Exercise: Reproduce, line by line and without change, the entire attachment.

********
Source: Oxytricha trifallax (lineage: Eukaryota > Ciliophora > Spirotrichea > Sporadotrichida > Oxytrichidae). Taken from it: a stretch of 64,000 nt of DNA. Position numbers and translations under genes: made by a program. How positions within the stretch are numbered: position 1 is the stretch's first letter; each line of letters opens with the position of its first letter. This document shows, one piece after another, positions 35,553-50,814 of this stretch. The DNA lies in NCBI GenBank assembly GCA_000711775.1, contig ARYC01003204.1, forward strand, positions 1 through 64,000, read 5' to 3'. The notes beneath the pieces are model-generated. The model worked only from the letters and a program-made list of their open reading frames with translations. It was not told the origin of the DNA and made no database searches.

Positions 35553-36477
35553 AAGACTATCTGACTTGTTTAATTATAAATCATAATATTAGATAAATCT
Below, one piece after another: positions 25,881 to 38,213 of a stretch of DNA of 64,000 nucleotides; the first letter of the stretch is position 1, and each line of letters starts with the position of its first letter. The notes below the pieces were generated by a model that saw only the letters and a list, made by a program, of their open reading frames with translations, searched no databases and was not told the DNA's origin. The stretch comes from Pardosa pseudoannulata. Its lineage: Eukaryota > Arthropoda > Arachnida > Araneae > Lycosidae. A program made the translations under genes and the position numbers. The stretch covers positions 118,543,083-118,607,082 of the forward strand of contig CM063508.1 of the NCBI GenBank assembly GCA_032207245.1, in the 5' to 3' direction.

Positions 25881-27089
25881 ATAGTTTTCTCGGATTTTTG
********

Source: Oxytricha trifallax (lineage: Eukaryota > Ciliophora > Spirotrichea > Sporadotrichida > Oxytrichidae). Taken from it: a stretch of 64,000 nt of DNA. Position numbers and translations under genes: made by a program. How positions within the stretch are numbered: position 1 is the stretch's first letter; each line of letters opens with the position of its first letter. This document shows, one piece after another, positions 35,553-50,814 of this stretch. The DNA lies in NCBI GenBank assembly GCA_000711775.1, contig ARYC01003204.1, forward strand, positions 1 through 64,000, read 5' to 3'. The notes beneath the pieces are model-generated. The model worked only from the letters and a program-made list of their open reading frames with translations. It was not told the origin of the DNA and made no database searches.

Positions 35553-36477
35553 AAGACTATCTGACTTGTTTAATTATAAATCATAATATTAGATAAATCT
Below, one piece after another: positions 25,881 to 38,213 of a stretch of DNA of 64,000 nucleotides; the first letter of the stretch is position 1, and each line of letters starts with the position of its first letter. The notes below the pieces were generated by a model that saw only the letters and a list, made by a program, of their open reading frames with translations, searched no databases and was not told the DNA's origin. The stretch comes from Pardosa pseudoannulata. Its lineage: Eukaryota > Arthropoda > Arachnida > Araneae > Lycosidae. A program made the translations under genes and the position numbers. The stretch covers positions 118,543,083-118,607,082 of the forward strand of contig CM063508.1 of the NCBI GenBank assembly GCA_032207245.1, in the 5' to 3' direction.

Positions 25881-27089
25881 ATAGTTTTCTCGGATTTTTG